The (Heterogenous) Economic Effects of Private Equity Buyouts
The effects of private equity buyouts on employment, productivity, and job reallocation vary tremendously with macroeconomic and credit conditions, across private equity groups, and by type of buyout. We reach this conclusion by examining the most extensive database of U.S. buyouts ever compiled, encompassing thousands of buyout targets from 1980 to 2013 and millions of control firms. Employment shrinks 13% over two years after buyouts of publicly listed firms – on average, and relative to control firms – but expands 13% after buyouts of privately held firms. Post-buyout productivity gains at target firms are large on average and much larger yet for deals executed amidst tight credit conditions. A post-buyout tightening of credit conditions or slowing of GDP growth curtails employment growth and intra-firm job reallocation at target firms. We also show that buyout effects differ across the private equity groups that sponsor buyouts, and these differences persist over time at the group level. Rapid upscaling in deal flow at the group level brings lower employment growth at target firms.
Davis, Haltiwanger, Handley, and Lerner are affiliates of the National Bureau of Economic Research. Haltiwanger was also a part-time Schedule A employee and Javier Miranda was an employee at the U.S. Census Bureau during the preparation of this paper. We thank Edie Hotchkiss (discussant), Ron Jarmin, Steve Kaplan, Ann Leamon, Antoinette Schoar (discussant), and Kirk White for helpful comments, as well as seminar participants at the 2019 American Economic Association annual meeting, Carnegie-Mellon University, Georgia Tech, Harvard Law School, the Hoover Institution, Michigan Ross, MIT, the NBER Productivity Lunch Group, and the 2020 Western Finance Association meetings. We thank Christine Rivera, Kathleen Ryan and James Zeitler of Harvard Business School’s Baker Library for their assistance, as well as Andrea Barreto, Franko Jira, Cameron Khansarinia, Ayomide Opeyemi, Steven Moon, and Yuan Sun. Special thanks are due to Francisca Rebelo for her help with revisions. Per Stromberg generously gave permission to use older transaction data collected as part of a World Economic Forum project. We thank the Harvard Business School’s Division of Research, the Private Capital Research Institute, the Ewing Marion Kauffman Foundation, and especially the Smith Richardson Foundation for generous research support. Opinions and conclusions expressed herein are the authors and do not necessarily represent the views of the U.S. Census Bureau. All results have been reviewed to ensure that no confidential information is disclosed (DRB-B0109-CDAR-2018718, DRB-B0110- CDAR-2018-0718, DRB-B0020-CED-20181128, DRB-B0018-CED-20181126, CBDRB-FY19- CMS-8034, and CBDRB-FY21-CED006-0017). Lerner has advised institutional investors in private equity funds, private equity groups, and governments designing policies relevant to private equity. Davis has served as an expert witness in a legal dispute between private equity firms. All errors and omissions are our own. The views expressed herein are those of the authors and do not necessarily reflect the views of the National Bureau of Economic Research.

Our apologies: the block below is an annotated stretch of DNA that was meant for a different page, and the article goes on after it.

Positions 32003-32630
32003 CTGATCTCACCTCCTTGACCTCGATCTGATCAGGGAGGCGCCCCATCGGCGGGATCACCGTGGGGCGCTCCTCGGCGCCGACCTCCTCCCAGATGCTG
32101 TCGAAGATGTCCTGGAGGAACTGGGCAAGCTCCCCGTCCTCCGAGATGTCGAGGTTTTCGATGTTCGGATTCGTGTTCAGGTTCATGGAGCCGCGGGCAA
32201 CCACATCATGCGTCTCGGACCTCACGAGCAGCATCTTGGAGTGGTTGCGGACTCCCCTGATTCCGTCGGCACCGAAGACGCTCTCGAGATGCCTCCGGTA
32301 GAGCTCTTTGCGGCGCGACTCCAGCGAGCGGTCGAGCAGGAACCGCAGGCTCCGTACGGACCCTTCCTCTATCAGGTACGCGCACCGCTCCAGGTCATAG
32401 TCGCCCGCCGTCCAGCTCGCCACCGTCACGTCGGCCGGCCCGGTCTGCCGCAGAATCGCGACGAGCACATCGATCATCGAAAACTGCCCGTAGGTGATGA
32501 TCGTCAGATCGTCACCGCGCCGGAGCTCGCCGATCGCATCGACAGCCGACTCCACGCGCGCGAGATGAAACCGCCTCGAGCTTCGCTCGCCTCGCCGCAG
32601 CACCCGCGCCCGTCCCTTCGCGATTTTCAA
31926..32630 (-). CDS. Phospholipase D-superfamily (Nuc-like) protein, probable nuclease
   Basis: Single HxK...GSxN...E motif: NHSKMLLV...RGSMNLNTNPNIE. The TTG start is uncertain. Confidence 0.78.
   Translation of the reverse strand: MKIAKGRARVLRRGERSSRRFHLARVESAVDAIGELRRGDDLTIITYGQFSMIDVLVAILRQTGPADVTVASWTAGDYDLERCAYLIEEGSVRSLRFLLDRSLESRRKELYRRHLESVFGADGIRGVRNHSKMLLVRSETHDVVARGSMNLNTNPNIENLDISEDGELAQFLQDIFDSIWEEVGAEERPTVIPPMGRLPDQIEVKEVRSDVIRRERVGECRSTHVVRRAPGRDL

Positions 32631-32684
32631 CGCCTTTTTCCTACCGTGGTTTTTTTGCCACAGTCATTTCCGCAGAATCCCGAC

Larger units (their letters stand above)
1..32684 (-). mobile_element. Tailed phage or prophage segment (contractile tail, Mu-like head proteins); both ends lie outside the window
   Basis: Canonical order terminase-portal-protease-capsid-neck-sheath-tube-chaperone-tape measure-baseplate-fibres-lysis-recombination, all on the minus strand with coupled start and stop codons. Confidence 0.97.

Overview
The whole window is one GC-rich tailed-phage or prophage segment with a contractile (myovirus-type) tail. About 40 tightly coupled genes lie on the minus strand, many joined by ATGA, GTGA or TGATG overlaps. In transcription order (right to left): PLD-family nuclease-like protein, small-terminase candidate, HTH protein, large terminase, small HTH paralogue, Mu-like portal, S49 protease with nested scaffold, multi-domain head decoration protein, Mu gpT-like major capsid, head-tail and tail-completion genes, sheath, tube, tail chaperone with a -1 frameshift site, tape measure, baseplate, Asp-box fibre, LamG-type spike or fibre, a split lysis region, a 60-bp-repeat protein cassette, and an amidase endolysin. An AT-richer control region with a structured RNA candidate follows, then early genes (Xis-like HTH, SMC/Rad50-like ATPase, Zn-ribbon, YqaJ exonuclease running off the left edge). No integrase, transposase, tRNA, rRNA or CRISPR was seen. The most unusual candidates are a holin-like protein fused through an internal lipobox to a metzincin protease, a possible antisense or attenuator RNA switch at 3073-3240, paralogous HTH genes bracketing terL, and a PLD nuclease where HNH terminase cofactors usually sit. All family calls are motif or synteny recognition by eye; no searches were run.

Steven J. Davis
I own more than $5,000 in stock of Charles River Associates. I own Millennium Economics LLC.